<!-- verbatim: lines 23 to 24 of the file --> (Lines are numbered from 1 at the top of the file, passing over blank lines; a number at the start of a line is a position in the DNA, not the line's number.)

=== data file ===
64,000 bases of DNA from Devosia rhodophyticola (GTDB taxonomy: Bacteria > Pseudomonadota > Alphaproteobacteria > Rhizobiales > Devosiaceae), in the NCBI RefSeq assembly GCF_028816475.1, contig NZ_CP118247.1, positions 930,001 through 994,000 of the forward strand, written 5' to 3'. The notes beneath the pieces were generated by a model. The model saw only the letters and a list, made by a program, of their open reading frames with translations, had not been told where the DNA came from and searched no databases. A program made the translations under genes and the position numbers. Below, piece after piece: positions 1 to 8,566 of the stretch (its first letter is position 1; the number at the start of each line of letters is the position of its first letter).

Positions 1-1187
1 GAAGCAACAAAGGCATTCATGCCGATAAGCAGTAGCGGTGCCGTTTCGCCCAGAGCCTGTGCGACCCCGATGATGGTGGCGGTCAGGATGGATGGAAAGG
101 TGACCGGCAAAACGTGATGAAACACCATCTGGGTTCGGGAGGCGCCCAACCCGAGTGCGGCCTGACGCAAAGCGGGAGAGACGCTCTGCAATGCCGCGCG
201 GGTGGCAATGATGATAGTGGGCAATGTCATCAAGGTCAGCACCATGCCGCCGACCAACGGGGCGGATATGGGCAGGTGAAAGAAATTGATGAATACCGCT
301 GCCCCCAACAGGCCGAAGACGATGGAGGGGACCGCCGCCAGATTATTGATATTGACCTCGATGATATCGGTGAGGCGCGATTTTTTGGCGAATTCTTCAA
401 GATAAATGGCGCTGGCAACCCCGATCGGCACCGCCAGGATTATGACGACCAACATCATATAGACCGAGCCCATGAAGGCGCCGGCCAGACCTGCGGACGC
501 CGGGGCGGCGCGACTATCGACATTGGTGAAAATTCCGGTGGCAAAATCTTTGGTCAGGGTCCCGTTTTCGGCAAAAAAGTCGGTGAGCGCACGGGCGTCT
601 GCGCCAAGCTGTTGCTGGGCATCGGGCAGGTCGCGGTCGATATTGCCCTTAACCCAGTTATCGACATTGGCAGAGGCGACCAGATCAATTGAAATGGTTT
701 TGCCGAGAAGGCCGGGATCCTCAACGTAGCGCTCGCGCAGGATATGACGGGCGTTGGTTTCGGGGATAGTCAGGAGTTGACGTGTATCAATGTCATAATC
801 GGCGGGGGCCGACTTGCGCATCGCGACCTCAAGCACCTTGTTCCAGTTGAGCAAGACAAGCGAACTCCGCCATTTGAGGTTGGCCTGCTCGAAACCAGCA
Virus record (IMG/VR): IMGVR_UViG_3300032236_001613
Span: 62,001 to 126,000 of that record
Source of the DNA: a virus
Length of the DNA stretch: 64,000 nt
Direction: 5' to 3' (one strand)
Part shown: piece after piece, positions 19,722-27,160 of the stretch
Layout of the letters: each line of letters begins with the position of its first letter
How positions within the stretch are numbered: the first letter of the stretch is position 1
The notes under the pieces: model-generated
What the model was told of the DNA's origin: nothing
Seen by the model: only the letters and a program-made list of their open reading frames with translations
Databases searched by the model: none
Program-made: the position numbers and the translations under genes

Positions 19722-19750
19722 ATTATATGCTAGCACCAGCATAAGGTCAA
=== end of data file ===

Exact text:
Databases searched by the model: none
Program-made: the position numbers and the translations under genes